4. Sauerwein, R. W.; Bisseling, A. M.; Horrevorts, J. (1993). "Septic abortion associated withCampylobacter fetus subspeciesfetus infection: Case report and review of the literature". Infection 21 (5): 331–3. PMID 8300253. doi:10.1007/BF01712458. 
  5. 5.0 5.1 5.2 Samie, A.; Obi, C.L.; Barrett, L.J.; Powell, S.M.; Guerrant, R.L. (2007). "Prevalence of Campylobacter species, Helicobacter pylori and Arcobacter species in stool samples from the Venda region, Limpopo, South Africa: Studies using molecular diagnostic methods". Journal of Infection 54 (6): 558–66. PMID 17145081. doi:10.1016/j.jinf.2006.10.047. 
  6. Condran, Gretchen A.; Murphy, Jennifer (2008). "Defining and Managing Infant Mortality: A Case Study of Philadelphia, 1870–1920". Social Science History 32 (4): 473–513. doi:10.1215/01455532-2008-006. 
  7. Debruyne, Lies; Gevers, Dirk; Vandamme, Peter (2008). "Taxonomy of the Family Campylobacteraceae". In Nachamkin, Irving; Szymanski, Christine M.; Blaser, Martin J. Campylobacter (3rd ed.). ASM Press. pp. 3–25. ISBN 978-1-55581-437-3. hdl:1854/LU-680725. 
  8. Fouts, Derrick E.; Mongodin, Emmanuel F.; Mandrell, Robert E.; Miller, William G.; Rasko, David A.; Ravel, Jacques; Brinkac, Lauren M.; Deboy, Robert T.; Parker, Craig T.; Daugherty, Sean C.; Dodson, Robert J.; Durkin, A. Scott; Madupu, Ramana; Sullivan, Steven A.; Shetty, Jyoti U.; Ayodeji, Mobolanle A.; Shvartsbeyn, Alla; Schatz, Michael C.; Badger, Jonathan H.; Fraser, Claire M.; Nelson, Karen E. (2005). "Major Structural Differences and Novel Potential Virulence Mechanisms from the Genomes of Multiple Campylobacter Species". PLoS Biology 3 (1): e15. PMC 539331. PMID 15660156. doi:10.1371/journal.pbio.0030015.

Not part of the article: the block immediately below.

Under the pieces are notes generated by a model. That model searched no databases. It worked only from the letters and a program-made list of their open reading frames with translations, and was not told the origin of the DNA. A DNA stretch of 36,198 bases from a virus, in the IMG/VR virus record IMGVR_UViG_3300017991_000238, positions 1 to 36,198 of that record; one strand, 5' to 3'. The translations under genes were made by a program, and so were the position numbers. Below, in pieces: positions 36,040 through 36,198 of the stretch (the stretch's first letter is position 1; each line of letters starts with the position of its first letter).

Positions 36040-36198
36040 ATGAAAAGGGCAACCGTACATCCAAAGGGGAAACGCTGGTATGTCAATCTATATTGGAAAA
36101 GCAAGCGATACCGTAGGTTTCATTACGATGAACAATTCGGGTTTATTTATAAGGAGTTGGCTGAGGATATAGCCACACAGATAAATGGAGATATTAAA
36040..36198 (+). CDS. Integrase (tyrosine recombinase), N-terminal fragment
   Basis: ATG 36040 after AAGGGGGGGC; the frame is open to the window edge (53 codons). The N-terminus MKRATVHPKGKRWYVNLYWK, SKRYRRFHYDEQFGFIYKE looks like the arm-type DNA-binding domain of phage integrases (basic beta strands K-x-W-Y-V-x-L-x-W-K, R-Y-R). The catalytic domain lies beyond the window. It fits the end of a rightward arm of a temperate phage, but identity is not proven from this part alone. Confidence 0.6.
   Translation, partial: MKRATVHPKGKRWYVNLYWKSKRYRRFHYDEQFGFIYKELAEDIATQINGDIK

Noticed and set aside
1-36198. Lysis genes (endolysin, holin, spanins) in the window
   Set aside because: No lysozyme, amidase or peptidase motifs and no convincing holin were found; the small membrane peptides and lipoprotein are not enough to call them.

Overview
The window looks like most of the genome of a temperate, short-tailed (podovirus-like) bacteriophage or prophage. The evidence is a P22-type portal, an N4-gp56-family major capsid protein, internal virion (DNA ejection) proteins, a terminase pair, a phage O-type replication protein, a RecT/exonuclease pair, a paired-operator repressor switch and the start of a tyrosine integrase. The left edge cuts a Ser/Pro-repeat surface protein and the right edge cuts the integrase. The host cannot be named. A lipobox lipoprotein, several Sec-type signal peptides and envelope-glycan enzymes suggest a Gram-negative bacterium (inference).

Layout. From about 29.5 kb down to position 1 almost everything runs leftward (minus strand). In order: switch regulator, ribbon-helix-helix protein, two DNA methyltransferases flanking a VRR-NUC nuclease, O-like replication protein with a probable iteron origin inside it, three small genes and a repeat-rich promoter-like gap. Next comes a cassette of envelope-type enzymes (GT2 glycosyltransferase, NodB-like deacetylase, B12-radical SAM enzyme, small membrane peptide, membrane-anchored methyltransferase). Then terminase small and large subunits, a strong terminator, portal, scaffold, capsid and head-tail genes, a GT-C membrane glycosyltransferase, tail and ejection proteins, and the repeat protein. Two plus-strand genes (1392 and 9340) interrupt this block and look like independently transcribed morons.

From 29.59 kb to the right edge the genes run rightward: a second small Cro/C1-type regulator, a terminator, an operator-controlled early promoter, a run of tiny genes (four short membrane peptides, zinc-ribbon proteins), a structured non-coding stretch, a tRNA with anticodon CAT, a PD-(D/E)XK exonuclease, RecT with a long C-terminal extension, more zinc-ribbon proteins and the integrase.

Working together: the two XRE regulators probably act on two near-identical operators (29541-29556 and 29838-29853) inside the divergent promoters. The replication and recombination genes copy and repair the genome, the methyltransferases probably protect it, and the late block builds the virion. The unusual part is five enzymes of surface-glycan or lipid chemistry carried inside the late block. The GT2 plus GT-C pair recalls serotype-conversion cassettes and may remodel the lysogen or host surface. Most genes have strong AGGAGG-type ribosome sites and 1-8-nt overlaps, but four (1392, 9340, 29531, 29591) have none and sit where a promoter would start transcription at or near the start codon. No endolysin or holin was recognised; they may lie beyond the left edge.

9. Parkhill, J.; Wren, B. W.; Mungall, K.; Ketley, J. M.; Churcher, C.; Basham, D.; Chillingworth, T.; Davies, R. M.; Feltwell, T.; Holroyd, S.; Jagels, K.; Karlyshev, A. V.; Moule, S.; Pallen, M. J.; Penn, C. W.; Quail, M. A.; Rajandream, M-A.; Rutherford, K. M.; Van Vliet, A. H. M.; Whitehead, S.; Barrell, B. G. (2000). "The genome sequence of the food-borne pathogen Campylobacter jejuni reveals hypervariable sequences". Nature 403 (6770): 665–8. PMID 10688204. doi:10.1038/35001088. 
  10. Grant, Christopher C. R.; Konkel, Michael. E.; Cieplak Jr, Witold; Tompkins, Lucy S. (1993-05-01). "Role of Flagella in Adherence, Internalization, and Translocation of Campylobacter jejuni in Nonpolarized and Polarized Epithelial Cell Cultures". Infection and Immunity 61 (5): 1764–71. PMC 280763. PMID 8478066. 
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  14. Fletcher, R. and Bertschinger, H. (1964) A method of isolation of Vibrio coli from swine faecal material by selective filtration. Zentralbl Veterinaeromed B 11, 169–174.
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  16. 16.0 16.1 Humphrey, Tom; O'Brien, Sarah; Madsen, Mogens (2007). "Campylobacters as zoonotic pathogens: A food production perspective". International Journal of Food Microbiology 117 (3): 237–57. PMID 17368847. doi:10.1016/j.ijfoodmicro.2007.01.006. 
  17.[dead link][full citation needed]
  18. 18.0 18.1 18.2 "Infections from some foodborne germs increased, while others remained unchanged in 2012". Centers for Disease Control. April 18, 2013. Retrieved April 19, 2013. 
  19. Jassim, S.S.; Malik, A.; Aldridge, A. (2011). "Small bowel perforation: An unusual cause". Grand Rounds 11: 17–9. doi:10.1102/1470-5206.2011.0006. 
  20. FSA warns that chicken bacteria could be next meat scandal – The Telegraph
  21. Don't wash raw chicken – FSA website.